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A bean beyond

Published February 27, 2004

TARPON SPRINGS - My friends say I would do anything for a cup of coffee.

That's not true.

I wouldn't have my chest waxed, watch Sex in the City or wear a Speedo to the beach, no matter how great the coffee.

But I would get up at 3:30 a.m., drive an hour, climb into a cold sea kayak and paddle 3 miles across open water to an island for a cup of joe brewed over a backpacking stove.

"Sounds like fun," my friend Darry Jackson said. "You can count me in."

I can't remember when or where I became hopelessly addicted to coffee, but my wife was the first to recognize the problem.

"How come everybody at Starbucks knows you by your first name?" she asked. "You must go there once a day."

"That's not true," I said, knowing that I actually went to my local coffee shop at least two or three times a day. "You are mistaken."

But like any addiction, the first step toward recovery is coming clean. So I walked to my favorite Starbucks and had a talk with my barista.

"I've got a problem," I told Mike McClelland.

McClelland, a man never needs to ask what I want when I stand before his counter, was all ears.

"I am in search of the ultimate cup of coffee," I said. And I told him that I was willing to paddle to great lengths to get it.

McClelland disappeared for a moment and returned with a thick binder I have since come to call the bean bible.

"I recommend our Yukon Blend," McClelland said. "It is a medium bodied blend of Indonesian and Latin American coffees, mellow and well-rounded, that, like a piece of pumpkin pie, starts off smooth but finishes a little spicy."

The coffee was originally blended for an Alaskan sea captain who wanted a brew that would get his crew going on cold winter mornings, he said.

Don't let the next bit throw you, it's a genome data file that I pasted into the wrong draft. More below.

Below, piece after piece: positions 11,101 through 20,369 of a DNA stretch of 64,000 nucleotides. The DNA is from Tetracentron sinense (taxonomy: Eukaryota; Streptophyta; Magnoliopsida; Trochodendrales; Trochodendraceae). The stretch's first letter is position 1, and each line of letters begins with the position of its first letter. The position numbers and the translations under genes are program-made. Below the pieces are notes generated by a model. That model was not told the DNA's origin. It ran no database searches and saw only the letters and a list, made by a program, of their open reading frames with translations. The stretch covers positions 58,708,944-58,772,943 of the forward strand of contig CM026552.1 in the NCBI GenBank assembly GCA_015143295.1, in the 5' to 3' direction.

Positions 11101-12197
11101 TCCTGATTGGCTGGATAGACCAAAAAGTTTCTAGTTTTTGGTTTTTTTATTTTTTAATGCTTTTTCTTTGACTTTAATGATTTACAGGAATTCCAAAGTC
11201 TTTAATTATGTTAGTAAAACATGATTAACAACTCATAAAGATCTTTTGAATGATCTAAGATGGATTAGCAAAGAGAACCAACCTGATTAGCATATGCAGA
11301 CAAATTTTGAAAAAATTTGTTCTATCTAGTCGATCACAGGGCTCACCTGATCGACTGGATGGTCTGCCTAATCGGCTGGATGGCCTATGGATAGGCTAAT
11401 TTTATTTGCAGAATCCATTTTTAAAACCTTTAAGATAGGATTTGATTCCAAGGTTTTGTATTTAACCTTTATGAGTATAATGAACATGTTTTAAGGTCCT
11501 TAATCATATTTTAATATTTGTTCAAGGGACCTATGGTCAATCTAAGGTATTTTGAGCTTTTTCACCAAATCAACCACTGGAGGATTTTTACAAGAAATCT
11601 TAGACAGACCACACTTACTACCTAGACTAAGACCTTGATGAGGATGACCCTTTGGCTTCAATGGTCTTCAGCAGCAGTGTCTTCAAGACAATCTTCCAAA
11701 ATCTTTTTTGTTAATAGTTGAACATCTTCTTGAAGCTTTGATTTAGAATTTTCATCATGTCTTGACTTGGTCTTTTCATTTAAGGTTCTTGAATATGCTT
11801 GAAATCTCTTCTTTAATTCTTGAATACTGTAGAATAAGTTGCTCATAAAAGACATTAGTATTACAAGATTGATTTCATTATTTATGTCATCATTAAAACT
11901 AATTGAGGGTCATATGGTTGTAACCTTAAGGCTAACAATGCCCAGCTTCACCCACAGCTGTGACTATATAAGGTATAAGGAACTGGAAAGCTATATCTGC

So I paid $5.20 for a half pound and bolted out the door with my nickel bag, anxious to hit the water so I could start brewing.

"Do you have it?" Jackson asked when we rendezvoused beneath the street lights in the parking lot of Ray's Bar & Grill the next morning.

"Yes," I said. "And it's good stuff."

The paddle to Anclote Key would take about an hour, Jackson said. His friend, adventure racer Shawn Dietrich, tagged along for the workout.

Following the channel markers along the darkened river, I prayed the fishing boats would see the tiny yellow light on the back of my life jacket. How sad, I thought, if this quest for coffee would be my last.

Our luck held as we crossed the Intracoastal Waterway and beached our kayaks on a sandbar south of the Anclote Key lighthouse. Jackson pulled a stove and lightweight coffee pot out of a dry bag. I reached inside the hatch and produced the freshly-ground Yukon blend and my lucky Racer X cup.

We waitedly patiently as the water heated until steam poured from the spout. It took about 10 minutes for the coffee to brew, then just as long to drink it.

We savored each drop and watched as a wall of clouds formed on the horizon, then gradually built upon itself until it blocked the newly risen sun.

A sign from the heavens, I thought. Time to paddle home.

Back at Ray's on the river, breakfast awaited. The waitress came and took our orders.

"Coffee?" she asked.

"No," I said. "I'm good.

But then the monkey on my back started screaming.

"On second thought," I said. "I'll have one more cup."

[Last modified February 27, 2004, 01:31:31]


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